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Serving the city and more

Suzie Harrison

Many know the International Society for Krishna Consciousness for

the meals it serves from its place of worship on Legion Street. Not

everyone is as familiar with the history of the Hare Krishna.

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The religion represents the Vedic tradition of ancient India with

its beginnings more than 5,000 years ago.

“It’s based on the ancient Sanskrit religious scriptures. The

Vedic tradition is technically known as Vedas, which represents the

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oldest scriptures in the world and the oldest religious tradition,”

explained Tukarama an ordained spiritual mentor.

The Vedic religion teaches the worship of one Supreme God named

Krishna, which means “God” in Sanskrit.

“A monotheist is one who believes God exists as supreme lord and

we exist eternally as his servants,” Tukarama said. “In Vedas

teachings, when the soul becomes purified their original dormant

relationship with God is rejuvenated.”

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He explained that when you reach that level one is able to see God

and serve God as a pure soul.

“Everyone is actually a pure spiritual being soul possessed with

spiritual senses to see God with eyes of the soul,” he said.

Besides the scriptures there were also gurus who embodied the

Vedic teachings by their own example and passed the religion on to

their disciples.

Hare Krishnas vow to follow regulated spiritual principles

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including not eating meat, fish or eggs. They don’t take intoxicants,

including caffeine nor do they gamble or allow sex outside of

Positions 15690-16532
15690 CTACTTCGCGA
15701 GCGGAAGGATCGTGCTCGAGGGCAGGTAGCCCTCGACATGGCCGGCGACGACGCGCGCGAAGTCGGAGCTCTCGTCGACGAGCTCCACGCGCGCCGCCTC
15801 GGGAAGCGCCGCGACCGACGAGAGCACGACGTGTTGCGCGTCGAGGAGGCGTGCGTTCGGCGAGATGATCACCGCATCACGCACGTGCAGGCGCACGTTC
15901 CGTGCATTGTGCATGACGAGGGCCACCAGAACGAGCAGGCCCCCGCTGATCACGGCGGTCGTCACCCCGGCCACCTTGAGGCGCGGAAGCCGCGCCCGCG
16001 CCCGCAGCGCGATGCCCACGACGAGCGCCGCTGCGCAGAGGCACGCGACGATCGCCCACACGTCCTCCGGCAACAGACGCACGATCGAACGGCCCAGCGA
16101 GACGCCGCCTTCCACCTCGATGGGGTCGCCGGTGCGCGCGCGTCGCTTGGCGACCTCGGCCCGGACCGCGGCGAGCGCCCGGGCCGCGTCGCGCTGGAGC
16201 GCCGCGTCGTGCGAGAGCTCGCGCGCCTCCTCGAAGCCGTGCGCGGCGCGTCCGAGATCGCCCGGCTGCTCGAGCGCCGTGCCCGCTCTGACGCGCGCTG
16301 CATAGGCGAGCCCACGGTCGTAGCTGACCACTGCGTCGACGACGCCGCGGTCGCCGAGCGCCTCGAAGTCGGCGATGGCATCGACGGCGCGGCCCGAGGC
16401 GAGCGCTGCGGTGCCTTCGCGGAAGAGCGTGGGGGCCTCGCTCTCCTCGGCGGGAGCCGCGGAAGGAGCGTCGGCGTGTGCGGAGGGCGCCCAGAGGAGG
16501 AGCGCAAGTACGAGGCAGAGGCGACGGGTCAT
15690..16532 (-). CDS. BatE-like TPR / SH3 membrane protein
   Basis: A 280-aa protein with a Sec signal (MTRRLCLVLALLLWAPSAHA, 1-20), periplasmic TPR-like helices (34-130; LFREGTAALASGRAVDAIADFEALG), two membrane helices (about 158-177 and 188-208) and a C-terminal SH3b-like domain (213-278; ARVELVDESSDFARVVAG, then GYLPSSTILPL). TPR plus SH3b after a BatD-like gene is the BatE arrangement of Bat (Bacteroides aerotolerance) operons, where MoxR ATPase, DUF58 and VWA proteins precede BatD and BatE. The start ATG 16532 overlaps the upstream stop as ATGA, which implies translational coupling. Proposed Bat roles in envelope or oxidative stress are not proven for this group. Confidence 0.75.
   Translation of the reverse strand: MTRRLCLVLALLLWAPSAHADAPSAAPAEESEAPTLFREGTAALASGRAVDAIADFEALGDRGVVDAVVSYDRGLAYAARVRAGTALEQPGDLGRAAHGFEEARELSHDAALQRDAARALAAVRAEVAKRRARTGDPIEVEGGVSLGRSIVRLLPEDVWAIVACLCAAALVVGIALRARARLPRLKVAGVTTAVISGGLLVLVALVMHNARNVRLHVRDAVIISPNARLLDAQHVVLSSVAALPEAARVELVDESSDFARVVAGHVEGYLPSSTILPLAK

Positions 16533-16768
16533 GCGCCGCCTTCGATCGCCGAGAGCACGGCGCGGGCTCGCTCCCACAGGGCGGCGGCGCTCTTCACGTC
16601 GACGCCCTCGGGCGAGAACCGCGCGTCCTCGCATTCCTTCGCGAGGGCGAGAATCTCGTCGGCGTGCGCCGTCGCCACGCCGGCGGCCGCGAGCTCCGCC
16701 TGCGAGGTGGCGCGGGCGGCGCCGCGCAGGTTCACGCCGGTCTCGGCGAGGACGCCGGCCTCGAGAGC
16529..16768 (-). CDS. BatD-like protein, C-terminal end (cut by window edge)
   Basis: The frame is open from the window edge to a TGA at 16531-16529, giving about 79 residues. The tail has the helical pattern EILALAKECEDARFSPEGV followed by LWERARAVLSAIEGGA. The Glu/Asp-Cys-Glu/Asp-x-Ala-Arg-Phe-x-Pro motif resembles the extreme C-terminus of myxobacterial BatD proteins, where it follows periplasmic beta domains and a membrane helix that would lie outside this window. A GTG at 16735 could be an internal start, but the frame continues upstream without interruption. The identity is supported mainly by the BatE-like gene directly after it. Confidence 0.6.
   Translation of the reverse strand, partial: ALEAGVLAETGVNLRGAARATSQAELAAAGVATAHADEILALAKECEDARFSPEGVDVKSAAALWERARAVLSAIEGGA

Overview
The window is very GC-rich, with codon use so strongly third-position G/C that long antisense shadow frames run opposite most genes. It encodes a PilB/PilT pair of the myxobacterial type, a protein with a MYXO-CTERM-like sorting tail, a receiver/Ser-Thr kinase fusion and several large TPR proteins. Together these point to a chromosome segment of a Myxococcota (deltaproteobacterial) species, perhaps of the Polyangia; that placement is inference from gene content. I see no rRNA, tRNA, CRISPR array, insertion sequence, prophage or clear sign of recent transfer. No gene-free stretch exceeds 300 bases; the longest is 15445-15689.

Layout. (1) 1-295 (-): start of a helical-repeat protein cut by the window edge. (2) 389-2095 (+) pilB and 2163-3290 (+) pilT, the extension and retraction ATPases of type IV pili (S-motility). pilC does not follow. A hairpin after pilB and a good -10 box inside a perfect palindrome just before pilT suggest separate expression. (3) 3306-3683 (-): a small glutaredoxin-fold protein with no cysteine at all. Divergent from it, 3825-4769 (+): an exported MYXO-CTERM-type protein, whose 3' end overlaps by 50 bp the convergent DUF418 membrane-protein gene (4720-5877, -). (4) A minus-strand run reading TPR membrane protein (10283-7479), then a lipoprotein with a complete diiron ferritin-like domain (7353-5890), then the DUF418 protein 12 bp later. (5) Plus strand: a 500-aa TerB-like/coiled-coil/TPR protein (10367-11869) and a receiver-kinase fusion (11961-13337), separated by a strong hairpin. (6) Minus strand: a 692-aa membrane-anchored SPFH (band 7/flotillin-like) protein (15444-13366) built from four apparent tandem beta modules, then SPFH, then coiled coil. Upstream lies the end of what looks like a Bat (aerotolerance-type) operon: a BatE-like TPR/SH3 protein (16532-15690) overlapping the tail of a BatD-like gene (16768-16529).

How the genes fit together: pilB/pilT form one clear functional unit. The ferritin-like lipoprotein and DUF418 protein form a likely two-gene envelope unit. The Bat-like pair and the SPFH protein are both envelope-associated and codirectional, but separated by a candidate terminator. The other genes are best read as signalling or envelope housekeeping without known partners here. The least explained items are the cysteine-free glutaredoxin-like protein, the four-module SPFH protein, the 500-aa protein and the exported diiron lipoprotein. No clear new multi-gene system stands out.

marriage.

In addition, Krishnas chant the names of God for two hours every

day on beads. To them God means all-attractive one.

“We worship God who is the most attractive, goodest, greatest. We

chant the names of God,” Tukarama said.

“When people see us on the street chanting and dancing we chant

the name of God who is our own hero. It gives the greatest benefit

and love to the world by chanting God’s names no matter what

language,” he said.

Krishnas actively serve the community by providing food all over

the area for the homeless. They also have a lunch club at their place

of worship in Laguna where the public can enjoy an inexpensive

vegetarian meal, and every Sunday they have a feast program from 6:30

to 8 p.m. that includes Indian music, a lecture on Vedic philosophy

and a vegetarian meal.

The public is invited to a big regional festival from noon to 3

p.m. on Saturday. All the congregations will be present from Orange

County and they expect about 250 to 300 people, including dignitaries

from India.

The International Society for Krishna Consciousness is at 285

Legion Street. Information: 494-7029.


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